Home » Tablets/Ereaders » How Lifehacker’s Kindle hit piece misses the point

How Lifehacker’s Kindle hit piece misses the point

24 October 2017

From Chris Meadows via TeleRead:

Can’t book-lovers all just get along?

You would think that ten years after the advent of the Kindle, we would have reached a sort of detente by now—and yet I still run across anti-ebook articles every time I turn around. The latest culprit is Lifehacker’s Patrick Lucas Austin, with a post warning readers that before they drop their hard-earned $249 on the new Kindle Oasis, they might want to consider that “Study after study show that reading on screens is, for various reasons, inferior to reading on paper.”

It’s odd to see such a luddite turn from Lifehacker, which is usually devoted to showing how various new bits of technology can make people’s lives easier. This piece rehashes several of the old “smell of books” arguments: that paper books are more memorable, that taking notes on paper works better than making digital notes, and that glowy screens keep you up at night.

Even if I assume these points are accurate (the retention argument actually isn’t as clear as Austin suggests), it’s hard to see what they have to do with the way most people use their Kindles. Austin seems to assume that the only people who are going to drop $249 on an e-reader are college students who think it will help them study, whereas I suspect that far more Kindle purchasers are interested in reading for enjoyment. And to those people, such anti-Kindle arguments simply don’t apply.

I’m not all that concerned about retention of a fiction book I’m reading for fun. Indeed, I’ll probably enjoy it more on a reread if I did retain less and can encounter all the good parts fresh all over again. And I’m not generally one for taking notes on my Kindle, either.

. . . .

And when it comes to the point about “light-emitting ereaders” keeping people awake at night, the article really is all wet. The anti-night-reading pieces Austin links talk about tablets, which use backlit LCD screens. However, the Kindle Oasis and other Kindle e-readers use front-lighting, which reflects light off the e-ink screen—just as you would do if you used a reading lamp on a paper book. So, this is a great argument against reading from a tablet or smartphone at night, but actually one that favors reading from an e-ink Kindle.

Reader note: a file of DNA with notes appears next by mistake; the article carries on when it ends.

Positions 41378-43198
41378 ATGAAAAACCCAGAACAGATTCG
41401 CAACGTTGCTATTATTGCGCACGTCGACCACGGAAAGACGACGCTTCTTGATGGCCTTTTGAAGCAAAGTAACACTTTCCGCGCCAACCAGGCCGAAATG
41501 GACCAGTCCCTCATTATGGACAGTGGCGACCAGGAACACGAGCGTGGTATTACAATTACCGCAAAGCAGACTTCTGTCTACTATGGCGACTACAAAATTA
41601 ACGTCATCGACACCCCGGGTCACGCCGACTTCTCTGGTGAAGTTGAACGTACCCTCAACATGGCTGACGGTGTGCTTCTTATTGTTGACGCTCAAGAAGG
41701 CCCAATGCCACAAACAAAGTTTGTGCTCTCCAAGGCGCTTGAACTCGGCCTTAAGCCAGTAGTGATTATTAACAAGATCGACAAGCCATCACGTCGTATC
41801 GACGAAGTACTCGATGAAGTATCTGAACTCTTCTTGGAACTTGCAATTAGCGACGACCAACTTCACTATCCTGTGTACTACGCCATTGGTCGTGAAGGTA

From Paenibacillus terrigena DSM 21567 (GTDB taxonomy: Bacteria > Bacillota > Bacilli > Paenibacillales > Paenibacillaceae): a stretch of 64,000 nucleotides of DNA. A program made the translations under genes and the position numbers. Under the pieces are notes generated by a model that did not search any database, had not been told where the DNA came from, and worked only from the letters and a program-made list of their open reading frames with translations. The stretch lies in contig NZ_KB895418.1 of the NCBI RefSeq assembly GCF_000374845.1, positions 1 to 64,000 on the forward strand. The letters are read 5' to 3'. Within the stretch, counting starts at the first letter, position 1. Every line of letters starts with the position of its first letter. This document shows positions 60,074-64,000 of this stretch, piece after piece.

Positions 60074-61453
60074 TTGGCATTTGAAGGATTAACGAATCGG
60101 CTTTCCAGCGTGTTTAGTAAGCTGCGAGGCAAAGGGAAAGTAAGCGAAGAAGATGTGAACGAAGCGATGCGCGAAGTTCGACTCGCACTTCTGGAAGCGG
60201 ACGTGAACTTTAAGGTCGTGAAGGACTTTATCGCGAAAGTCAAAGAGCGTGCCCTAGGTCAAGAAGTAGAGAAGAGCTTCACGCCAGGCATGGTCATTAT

Link to the rest at TeleRead

PG agrees with Chris that a great many reviews of Kindle ereaders depict them as defeatured tablets instead of single-purpose devices optimized for that single purpose.

In PG’s typically timid opinion, e-ink screens are vastly superior to other electronic options for reading long-form text. PG has had a tablet and a Kindle of one sort or another for a long time. When he’s not sitting at his computer, he uses the tablet for bouncing around online and his Kindle for going deep into either fiction or nonfiction ebooks.

PG understands the tech aesthetic of having a single device that can do anything and is also light and small enough to take everywhere.

However, many people who are serious about their pursuits, professionally or otherwise, use specialized devices.

Professional graphic designers, artists and serious photographers tend to do their most intense work with large-screen, high-resolution computer monitors capable of being precisely color-adjusted and digital graphic drawing tablets instead of the iPads which all of them own.

Serious gamers, professional and amateur, use very specialized and expensive hardware in their pursuits. See, for example, the most radical gaming laptop ever which even comes with its own rolling hard travel case. No iPad is even in the same universe.

Fortunately, for serious readers, an e-ink Kindle is far less expensive.

Tablets/Ereaders

15 Comments to “How Lifehacker’s Kindle hit piece misses the point”

  1. Dexter von Dexterdorf

    Serious gamers don’t use laptops. We cart around our tower rigs and monitors to our friends’ houses.

  2. Ah, the smell of my old CD music collection. Mostly mildew from being crated up in the loft, I think.

  3. See, for example, the most radical gaming laptop ever which even comes with its own rolling hard travel case.

    Laptop is a misnomer here; you ain’t gonna put that on your lap 😀

    I would game from my laptop, but it was an any-port-in-the-storm situation (I was between desktops at the time). To the actual point, I do build my own desktops precisely so I can pick parts suitable for gaming and productivity. I’d love to get a 4k monitor, but I’m not an early adopter on these matters.